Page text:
Pin It
Favorite

Tragedy of John Wayne 

Why the John Wayne Pioneer Trail is worth saving

click to enlarge CALEB WALSH ILLUSTRATION
  • Caleb Walsh illustration

John Wayne isn't just a movie star. He's a pioneer. In Washington state, he lends his name to an incredible amenity that makes the Evergreen State envied in the rest of the country. The John Wayne Pioneer Trail is, as far as anyone can tell, the nation's longest rail trail.

click to enlarge leadinghamheadshot.jpg

Now two state representatives — Joe Schmick, R-Colfax, and Mary Dye, R-Pomeroy — prompted by concerns of adjacent landowners, want to ditch the trail through Eastern Washington.

Not to be hyperbolic, but that would be a tragedy.

Spokane and North Idaho residents will recognize the former rail line, called the Milwaukee Road, as the Route of the Hiawatha, the popular bike path that straddles the Montana-Idaho border. If you drive from Spokane to Seattle along I-90, you'll begin seeing signs for John Wayne Trail Access and Iron Horse State Park west of Ellensburg.

While the western section from Ellensburg to North Bend is well maintained, with good access points and restrooms, the eastern portion from the Columbia River to the Idaho border is largely unimproved, with numerous missing trestles. It's used mostly by horse riders and hearty mountain bikers. Many areas are unmarked and largely forgotten by the Washington State Parks and Department of Natural Resources, which jointly oversee the John Wayne Trail.

Did you know that you can ride it on your mountain bike or horse all the way from Rattlesnake Lake near Seattle, 253 miles to Tekoa near the Idaho border? Or, if you want, leave the John Wayne Trail, connect to the Columbia Plateau and Fish Lake trails and end up in Spokane.

Pat Sprute of Spokane did the full east-to-west trip on the John Wayne three years ago.

Sprute documented the trip on his blog, highlighting the rugged eastern portion. The pictures alone will make you want to hop on a bike and tour the stunningly diverse terrain Washington has to offer.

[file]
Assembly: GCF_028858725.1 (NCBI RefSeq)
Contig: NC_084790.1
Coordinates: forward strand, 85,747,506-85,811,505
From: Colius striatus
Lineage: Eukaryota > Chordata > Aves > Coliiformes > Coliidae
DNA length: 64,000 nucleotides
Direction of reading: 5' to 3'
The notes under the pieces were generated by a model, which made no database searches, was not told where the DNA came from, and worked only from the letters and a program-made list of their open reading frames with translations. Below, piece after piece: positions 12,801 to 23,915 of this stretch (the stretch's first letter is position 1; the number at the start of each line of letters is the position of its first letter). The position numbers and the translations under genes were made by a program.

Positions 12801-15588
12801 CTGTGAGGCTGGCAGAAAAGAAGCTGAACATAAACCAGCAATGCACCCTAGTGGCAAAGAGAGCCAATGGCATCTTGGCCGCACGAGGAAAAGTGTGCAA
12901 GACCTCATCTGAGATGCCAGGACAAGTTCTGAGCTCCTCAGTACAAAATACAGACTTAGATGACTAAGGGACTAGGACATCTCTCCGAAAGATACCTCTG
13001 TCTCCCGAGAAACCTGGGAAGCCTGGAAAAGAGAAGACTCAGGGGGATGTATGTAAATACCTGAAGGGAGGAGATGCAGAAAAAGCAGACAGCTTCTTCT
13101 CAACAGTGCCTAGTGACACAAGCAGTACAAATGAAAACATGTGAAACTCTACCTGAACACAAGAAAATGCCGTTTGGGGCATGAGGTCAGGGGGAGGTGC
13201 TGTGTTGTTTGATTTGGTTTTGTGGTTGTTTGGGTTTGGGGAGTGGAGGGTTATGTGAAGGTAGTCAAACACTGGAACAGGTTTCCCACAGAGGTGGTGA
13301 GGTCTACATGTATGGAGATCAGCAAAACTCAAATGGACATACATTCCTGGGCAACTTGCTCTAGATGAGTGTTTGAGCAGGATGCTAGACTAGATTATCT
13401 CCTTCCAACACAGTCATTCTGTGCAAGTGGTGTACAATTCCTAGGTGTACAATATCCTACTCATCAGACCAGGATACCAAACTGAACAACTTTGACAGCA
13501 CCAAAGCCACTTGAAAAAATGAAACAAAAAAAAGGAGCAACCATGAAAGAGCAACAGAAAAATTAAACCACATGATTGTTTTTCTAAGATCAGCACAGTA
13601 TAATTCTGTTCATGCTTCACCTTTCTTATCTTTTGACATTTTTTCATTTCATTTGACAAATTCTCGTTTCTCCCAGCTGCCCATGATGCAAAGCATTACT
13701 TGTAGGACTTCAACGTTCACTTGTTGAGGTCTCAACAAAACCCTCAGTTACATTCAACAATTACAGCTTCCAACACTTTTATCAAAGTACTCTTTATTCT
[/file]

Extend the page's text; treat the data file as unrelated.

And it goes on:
"Most states don't have non-motorized passages from one side to another," Sprute told me. "It makes our state special. I would appeal to people to support [the trail] on that basis alone."

Sprute says that while the western section is better maintained and easier to ride, the eastern section is his favorite.

"I like the remoteness and desolation of being out there where there's no cell service," he says, noting that the trail shows parts of the Inland Northwest that motorists will never see from any highway.

Using the word "tragedy" to describe the potential loss of the trail is not hyperbole; it's economic. There's a term, "tragedy of the commons," that political science students will remember. It's the situation that economic theorists say develops when a public resource open to all is abused and overused. The "tragedy" occurs when the common area for everyone is no longer manageable, because people put their own self-interest ahead of the shared resource.

Are there people who abuse the common areas around the John Wayne Pioneer Trail, driving on it, dumping trash and not respecting adjacent private land? Yes, unfortunately. But as one trail advocate noted, it's not bikers or horse riders dumping microwaves out there. Closing the trail and denying the public the opportunity to see its potential fully reached would be the real-world application of economic theory.